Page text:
Most people's favorite movie is something normal, like Gone with the Wind, or the Star Wars trilogy, or Citizen Kane. My choice is a little more offbeat. I've loved Apollo 13 ever since it came out. I've probably seen it over 100 times. Because of that movie, I planned last year's vacation around a shuttle launch (scrapped, unfortunately).
I think the real hero of that movie, and of the corresponding real-life saga, was flight director Gene Krantz. Through a combination of expertise, steely determination and excellent team management, he was able to address each problem as it arose in order to bring the astronauts home safely. The government agreed with me; he won a Congressional Medal of Freedom for his role in the mission.
So it was with a lot of excitement that I purchased his autobiography, Failure is not an Option. I was looking forward to reading the inside stories of the Apollo and Mercury programs, from the perspective of one who'd been there, not that of Hollywood. I moved it from apartment to apartment for nearly seven years before finally sitting down and giving it a real shot. I did not get far.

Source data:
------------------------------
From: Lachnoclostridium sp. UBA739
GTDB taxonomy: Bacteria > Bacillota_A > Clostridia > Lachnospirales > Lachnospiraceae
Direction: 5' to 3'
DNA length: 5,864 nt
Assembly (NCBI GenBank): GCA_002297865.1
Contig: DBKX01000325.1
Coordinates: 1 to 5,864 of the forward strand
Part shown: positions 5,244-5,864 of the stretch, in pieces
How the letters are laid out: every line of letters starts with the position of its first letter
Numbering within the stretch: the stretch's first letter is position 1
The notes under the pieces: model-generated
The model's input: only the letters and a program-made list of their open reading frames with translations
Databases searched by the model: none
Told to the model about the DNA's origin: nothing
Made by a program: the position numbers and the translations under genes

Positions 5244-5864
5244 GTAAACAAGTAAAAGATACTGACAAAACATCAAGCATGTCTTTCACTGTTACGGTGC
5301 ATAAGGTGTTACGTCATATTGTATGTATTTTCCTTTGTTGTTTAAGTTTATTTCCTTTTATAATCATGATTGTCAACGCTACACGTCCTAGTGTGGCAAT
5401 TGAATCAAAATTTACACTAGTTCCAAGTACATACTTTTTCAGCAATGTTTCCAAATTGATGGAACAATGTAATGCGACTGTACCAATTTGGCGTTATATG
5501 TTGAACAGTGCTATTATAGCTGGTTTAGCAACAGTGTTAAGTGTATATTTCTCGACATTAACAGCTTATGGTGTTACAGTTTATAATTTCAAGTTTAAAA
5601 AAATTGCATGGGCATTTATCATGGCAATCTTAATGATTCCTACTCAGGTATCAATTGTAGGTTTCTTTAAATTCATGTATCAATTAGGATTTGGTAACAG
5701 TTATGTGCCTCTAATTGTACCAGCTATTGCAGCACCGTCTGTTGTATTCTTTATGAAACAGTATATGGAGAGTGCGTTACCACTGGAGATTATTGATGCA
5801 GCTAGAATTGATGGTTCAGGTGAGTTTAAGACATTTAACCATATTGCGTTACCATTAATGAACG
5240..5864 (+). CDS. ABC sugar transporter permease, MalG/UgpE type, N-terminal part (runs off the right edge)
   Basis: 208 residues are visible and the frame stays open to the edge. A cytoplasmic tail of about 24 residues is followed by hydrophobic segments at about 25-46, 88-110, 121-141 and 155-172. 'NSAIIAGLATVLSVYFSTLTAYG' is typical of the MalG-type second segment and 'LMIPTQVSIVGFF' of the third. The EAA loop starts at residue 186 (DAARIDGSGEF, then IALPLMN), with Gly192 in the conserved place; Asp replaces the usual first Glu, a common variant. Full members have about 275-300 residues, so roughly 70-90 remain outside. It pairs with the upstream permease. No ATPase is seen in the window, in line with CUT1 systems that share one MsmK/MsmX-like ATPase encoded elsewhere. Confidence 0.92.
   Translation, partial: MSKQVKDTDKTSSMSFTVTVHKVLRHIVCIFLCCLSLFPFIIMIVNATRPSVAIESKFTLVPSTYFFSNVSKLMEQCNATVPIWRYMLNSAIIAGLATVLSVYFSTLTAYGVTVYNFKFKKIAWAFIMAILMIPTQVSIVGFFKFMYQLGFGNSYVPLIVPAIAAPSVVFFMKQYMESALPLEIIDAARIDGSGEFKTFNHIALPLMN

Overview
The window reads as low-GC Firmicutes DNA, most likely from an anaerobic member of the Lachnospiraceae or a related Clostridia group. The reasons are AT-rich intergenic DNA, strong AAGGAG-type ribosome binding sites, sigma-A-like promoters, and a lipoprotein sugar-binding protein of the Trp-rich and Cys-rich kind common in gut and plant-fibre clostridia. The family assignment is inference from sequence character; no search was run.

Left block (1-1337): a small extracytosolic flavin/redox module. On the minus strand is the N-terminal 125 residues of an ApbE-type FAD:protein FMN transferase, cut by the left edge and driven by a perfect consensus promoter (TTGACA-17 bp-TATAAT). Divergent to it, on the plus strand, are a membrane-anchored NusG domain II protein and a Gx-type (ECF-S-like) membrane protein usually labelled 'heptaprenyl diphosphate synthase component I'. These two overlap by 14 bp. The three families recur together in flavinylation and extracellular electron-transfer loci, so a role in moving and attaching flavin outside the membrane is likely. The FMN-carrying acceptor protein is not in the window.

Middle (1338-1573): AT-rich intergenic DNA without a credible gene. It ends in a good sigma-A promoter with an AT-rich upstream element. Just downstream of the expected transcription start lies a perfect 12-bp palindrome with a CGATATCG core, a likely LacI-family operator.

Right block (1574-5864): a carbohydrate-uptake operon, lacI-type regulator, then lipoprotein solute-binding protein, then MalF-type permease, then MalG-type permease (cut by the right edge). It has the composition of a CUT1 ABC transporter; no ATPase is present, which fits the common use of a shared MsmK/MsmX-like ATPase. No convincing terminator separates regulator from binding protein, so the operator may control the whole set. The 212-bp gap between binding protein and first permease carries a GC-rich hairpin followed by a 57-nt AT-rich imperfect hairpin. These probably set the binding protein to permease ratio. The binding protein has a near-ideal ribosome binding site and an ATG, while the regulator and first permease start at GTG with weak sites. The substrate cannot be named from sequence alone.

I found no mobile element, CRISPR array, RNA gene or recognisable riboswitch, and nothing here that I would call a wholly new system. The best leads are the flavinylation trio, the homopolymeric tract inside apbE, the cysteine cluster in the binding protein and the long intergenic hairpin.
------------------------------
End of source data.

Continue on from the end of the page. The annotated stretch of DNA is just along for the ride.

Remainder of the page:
The early parts of the book are extremely technical, and fairly dry for such an exciting topic. Tech junkies would probably love the book, and perhaps that's who it's aimed at. Maybe one day I, too, will push through to read the more human tales of the moon landing, the launchpad fire, and the tense days of Apollo 13. I'm not going to sell the book yet, or anything like that. But for now, it's pretty far down on my TBR list.
Loyal readers, if anyone out there can recommend a book about the space program that might be more along the lines of what I'm looking for, leave me a comment!